Analyse & Kritik
Journal of Philosophy and Social Theory
Ed. by Baurmann, Michael / Leist, Anton / Tranow, Ulf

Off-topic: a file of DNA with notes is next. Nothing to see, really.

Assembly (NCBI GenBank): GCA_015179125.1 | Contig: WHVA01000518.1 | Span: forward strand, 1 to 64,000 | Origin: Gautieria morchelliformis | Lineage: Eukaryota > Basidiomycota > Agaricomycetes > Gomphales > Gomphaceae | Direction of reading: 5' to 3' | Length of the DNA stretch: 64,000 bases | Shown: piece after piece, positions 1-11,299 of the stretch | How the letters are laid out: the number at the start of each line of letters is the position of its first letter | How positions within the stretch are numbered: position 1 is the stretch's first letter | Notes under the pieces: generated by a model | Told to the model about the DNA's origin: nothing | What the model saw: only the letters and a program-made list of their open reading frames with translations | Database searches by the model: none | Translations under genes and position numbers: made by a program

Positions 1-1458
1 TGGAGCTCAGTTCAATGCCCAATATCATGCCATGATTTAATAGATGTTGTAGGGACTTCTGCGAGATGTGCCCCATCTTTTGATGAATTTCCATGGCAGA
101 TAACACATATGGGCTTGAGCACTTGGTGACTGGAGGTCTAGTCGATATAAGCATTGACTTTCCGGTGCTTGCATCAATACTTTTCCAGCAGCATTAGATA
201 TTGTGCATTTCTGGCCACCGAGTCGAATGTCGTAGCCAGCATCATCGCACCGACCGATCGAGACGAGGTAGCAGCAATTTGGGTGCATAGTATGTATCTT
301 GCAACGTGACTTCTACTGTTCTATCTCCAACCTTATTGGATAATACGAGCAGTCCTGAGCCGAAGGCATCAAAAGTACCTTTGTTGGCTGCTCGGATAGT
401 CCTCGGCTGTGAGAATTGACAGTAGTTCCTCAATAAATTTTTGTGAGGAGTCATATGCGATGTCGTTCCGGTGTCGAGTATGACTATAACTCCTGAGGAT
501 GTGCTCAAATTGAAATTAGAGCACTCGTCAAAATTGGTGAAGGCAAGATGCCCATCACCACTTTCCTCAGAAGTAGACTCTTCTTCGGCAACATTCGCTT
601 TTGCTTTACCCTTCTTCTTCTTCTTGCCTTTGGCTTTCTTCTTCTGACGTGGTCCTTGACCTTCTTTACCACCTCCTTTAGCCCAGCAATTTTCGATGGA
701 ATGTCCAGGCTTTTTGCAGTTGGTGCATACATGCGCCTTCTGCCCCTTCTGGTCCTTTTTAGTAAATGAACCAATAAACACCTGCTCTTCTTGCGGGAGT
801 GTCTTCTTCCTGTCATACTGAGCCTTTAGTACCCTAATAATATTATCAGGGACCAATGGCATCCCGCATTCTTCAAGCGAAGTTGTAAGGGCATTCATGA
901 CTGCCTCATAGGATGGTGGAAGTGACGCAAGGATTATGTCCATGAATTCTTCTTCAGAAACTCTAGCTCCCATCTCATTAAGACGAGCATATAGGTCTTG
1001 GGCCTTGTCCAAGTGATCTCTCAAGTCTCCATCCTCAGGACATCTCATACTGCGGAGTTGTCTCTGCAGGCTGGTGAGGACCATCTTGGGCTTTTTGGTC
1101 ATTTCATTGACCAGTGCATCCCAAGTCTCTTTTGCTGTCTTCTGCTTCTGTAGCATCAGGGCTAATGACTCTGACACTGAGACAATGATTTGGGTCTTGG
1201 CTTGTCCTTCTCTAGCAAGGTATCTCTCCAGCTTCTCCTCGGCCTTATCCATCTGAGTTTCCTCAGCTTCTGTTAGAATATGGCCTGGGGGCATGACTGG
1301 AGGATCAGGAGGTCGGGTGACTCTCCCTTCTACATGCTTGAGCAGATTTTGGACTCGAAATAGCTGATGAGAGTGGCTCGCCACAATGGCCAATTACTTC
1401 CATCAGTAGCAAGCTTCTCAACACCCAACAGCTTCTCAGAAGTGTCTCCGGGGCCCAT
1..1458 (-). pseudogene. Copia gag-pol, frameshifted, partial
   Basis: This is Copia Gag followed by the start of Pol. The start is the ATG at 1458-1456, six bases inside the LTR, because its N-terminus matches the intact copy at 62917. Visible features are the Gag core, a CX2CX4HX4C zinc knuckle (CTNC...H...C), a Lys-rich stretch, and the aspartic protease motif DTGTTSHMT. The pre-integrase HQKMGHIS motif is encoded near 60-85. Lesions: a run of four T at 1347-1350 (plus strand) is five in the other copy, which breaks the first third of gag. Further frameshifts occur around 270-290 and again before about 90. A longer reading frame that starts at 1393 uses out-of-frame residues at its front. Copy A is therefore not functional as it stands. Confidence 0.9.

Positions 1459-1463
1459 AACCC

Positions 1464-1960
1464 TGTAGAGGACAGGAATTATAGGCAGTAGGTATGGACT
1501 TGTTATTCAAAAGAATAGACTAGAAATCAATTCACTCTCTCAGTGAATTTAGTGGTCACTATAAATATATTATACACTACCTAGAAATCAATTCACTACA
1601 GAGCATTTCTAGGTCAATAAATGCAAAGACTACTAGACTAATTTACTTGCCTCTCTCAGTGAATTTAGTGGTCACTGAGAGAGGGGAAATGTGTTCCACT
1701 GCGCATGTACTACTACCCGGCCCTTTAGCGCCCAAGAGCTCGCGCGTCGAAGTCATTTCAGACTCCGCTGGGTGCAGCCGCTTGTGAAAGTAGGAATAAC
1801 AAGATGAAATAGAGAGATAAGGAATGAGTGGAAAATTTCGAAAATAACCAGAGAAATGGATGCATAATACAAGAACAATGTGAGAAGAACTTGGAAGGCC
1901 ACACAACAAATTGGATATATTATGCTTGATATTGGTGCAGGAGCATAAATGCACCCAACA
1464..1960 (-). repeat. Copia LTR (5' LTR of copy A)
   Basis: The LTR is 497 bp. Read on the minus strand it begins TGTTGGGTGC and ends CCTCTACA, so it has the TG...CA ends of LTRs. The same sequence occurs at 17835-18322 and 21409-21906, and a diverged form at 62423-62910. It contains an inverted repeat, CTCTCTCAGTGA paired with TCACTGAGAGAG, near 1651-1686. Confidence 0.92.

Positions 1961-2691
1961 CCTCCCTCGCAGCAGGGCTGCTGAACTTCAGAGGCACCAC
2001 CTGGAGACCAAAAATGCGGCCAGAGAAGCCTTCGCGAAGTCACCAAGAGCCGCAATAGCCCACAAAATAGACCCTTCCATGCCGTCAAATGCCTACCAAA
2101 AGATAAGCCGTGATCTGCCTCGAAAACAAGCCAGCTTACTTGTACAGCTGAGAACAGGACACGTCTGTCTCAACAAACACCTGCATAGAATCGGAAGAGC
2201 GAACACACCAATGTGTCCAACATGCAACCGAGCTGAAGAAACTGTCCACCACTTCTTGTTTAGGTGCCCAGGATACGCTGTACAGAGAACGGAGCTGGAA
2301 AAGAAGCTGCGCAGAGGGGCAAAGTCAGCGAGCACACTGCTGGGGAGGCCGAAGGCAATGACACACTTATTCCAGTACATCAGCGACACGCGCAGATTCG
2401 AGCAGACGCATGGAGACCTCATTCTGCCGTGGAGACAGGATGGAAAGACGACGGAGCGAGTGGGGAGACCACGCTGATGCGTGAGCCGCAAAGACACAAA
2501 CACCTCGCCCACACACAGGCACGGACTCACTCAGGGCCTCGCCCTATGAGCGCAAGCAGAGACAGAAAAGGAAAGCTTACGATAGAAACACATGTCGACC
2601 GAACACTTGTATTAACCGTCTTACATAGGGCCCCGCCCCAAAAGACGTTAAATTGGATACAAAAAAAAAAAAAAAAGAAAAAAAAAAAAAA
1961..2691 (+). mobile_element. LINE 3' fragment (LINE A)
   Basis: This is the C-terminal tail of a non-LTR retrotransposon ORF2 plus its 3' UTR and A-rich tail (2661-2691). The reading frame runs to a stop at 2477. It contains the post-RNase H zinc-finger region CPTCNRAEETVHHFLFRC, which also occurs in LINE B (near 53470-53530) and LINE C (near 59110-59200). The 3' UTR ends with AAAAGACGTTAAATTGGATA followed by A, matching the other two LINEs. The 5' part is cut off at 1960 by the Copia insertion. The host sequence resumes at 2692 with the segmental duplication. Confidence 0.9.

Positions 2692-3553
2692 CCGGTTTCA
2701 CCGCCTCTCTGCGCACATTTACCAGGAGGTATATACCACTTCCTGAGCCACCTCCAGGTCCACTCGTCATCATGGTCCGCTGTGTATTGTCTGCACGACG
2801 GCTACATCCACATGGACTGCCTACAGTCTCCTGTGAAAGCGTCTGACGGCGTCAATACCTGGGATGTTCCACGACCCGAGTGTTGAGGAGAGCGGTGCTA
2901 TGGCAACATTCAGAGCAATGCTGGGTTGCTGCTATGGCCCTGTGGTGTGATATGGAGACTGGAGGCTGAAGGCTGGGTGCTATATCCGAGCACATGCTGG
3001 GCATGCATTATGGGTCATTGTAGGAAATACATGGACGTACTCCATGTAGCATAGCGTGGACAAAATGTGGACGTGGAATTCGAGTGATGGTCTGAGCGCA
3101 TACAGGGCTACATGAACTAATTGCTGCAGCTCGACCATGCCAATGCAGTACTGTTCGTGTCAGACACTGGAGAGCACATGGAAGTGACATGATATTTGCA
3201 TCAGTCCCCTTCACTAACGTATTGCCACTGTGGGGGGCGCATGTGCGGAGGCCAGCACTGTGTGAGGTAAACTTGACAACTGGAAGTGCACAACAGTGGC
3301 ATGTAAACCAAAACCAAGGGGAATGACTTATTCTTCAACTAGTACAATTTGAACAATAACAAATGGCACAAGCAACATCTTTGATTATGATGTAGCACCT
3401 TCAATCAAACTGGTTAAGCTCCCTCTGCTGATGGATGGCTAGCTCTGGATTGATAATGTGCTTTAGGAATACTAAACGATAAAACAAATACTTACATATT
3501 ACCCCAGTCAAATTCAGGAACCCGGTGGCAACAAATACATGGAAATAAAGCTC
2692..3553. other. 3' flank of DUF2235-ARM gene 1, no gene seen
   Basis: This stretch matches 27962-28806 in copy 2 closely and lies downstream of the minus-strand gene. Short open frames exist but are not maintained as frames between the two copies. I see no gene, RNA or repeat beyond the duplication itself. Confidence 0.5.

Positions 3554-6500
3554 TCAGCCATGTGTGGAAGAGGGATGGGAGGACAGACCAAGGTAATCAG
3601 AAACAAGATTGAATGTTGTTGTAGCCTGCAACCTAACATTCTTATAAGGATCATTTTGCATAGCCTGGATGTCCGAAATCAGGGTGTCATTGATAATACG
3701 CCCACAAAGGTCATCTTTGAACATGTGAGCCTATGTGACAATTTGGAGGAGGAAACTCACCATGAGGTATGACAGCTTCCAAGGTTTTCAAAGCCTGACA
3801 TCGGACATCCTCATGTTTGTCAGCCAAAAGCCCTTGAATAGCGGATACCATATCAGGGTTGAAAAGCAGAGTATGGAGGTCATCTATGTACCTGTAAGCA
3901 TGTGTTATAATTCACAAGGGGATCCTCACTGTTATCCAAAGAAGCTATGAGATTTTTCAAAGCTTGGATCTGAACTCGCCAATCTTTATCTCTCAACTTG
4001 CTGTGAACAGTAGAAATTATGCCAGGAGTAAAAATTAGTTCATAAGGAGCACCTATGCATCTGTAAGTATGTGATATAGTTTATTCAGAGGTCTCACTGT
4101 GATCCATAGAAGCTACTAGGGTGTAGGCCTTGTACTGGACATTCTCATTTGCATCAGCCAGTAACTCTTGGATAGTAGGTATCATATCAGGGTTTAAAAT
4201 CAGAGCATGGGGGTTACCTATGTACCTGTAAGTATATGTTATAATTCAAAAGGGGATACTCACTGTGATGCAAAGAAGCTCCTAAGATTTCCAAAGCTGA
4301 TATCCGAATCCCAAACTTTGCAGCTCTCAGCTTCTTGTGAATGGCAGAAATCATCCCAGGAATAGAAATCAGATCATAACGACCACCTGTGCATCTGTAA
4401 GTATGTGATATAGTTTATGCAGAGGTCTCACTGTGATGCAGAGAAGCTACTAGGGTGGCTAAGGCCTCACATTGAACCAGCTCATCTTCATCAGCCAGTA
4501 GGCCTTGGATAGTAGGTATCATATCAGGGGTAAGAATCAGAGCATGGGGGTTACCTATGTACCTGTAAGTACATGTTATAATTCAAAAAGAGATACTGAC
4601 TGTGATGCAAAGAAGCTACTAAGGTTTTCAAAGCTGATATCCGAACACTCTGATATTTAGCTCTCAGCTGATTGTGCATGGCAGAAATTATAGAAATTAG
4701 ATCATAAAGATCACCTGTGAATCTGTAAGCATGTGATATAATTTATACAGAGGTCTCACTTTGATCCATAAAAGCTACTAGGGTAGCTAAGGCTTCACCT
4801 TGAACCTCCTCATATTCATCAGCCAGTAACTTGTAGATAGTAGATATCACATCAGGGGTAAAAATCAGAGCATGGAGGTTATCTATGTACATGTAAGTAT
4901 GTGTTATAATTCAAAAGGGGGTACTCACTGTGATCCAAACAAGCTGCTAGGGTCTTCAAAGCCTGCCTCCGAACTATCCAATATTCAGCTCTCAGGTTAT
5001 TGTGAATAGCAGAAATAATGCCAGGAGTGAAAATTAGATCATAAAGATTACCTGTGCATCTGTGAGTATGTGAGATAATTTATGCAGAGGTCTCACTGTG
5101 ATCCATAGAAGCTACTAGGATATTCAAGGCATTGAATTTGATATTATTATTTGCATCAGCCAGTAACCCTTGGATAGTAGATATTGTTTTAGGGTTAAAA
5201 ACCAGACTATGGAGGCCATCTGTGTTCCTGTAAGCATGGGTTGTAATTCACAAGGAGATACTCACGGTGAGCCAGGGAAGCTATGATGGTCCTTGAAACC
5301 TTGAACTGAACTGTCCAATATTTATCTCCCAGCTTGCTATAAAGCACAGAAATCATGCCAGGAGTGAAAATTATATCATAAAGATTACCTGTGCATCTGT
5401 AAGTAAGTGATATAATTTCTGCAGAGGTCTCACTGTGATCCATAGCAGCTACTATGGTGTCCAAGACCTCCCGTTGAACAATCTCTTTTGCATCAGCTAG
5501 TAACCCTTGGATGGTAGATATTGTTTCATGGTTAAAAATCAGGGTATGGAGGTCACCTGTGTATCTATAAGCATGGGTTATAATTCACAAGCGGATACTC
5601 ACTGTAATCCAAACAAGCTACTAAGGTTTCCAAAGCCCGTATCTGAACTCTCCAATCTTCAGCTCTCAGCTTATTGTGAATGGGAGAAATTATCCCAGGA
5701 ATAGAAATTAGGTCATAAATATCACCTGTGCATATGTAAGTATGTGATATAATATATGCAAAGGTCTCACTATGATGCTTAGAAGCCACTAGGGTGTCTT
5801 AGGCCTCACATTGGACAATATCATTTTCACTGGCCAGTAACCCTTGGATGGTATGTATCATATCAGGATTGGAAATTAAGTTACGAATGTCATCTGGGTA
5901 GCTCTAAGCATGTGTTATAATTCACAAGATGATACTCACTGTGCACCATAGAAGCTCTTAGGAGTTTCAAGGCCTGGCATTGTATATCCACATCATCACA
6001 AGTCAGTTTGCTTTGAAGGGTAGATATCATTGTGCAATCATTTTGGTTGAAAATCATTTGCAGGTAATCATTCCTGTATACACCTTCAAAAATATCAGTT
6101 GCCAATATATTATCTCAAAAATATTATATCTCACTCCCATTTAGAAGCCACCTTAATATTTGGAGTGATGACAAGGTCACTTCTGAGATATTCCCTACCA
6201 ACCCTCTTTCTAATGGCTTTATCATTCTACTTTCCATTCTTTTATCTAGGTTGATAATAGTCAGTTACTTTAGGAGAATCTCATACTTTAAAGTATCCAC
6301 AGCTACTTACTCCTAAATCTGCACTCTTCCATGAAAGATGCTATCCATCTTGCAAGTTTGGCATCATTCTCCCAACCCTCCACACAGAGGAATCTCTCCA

Trust is generally held to have three different dimensions or aspects: a behavioral aspect, a cognitive aspect, and an affective aspect. While t here is hardly any disagreement about trusting behavior, there is some disagreement as to which of the two other aspects is more fundamental. After presenting some of the main ideas concerning the concept of trust as used in the analysis of social cooperation. I will argue that affective aspects of trust must be included in any adequate account of the role of trust in social dilemma situations involving multiple equilibria. Cooperation in such situations requires coordination even though information on what another player might do is not available. A trusting person can handle such problems of cooperation by framing the situation in a way that goes beyond cognitive trust and solves what I shall call the problem of normative consent. I will conclude with some remarks ab out the design of institutions that foster trustful cooperation, especially in the context of the Internet.
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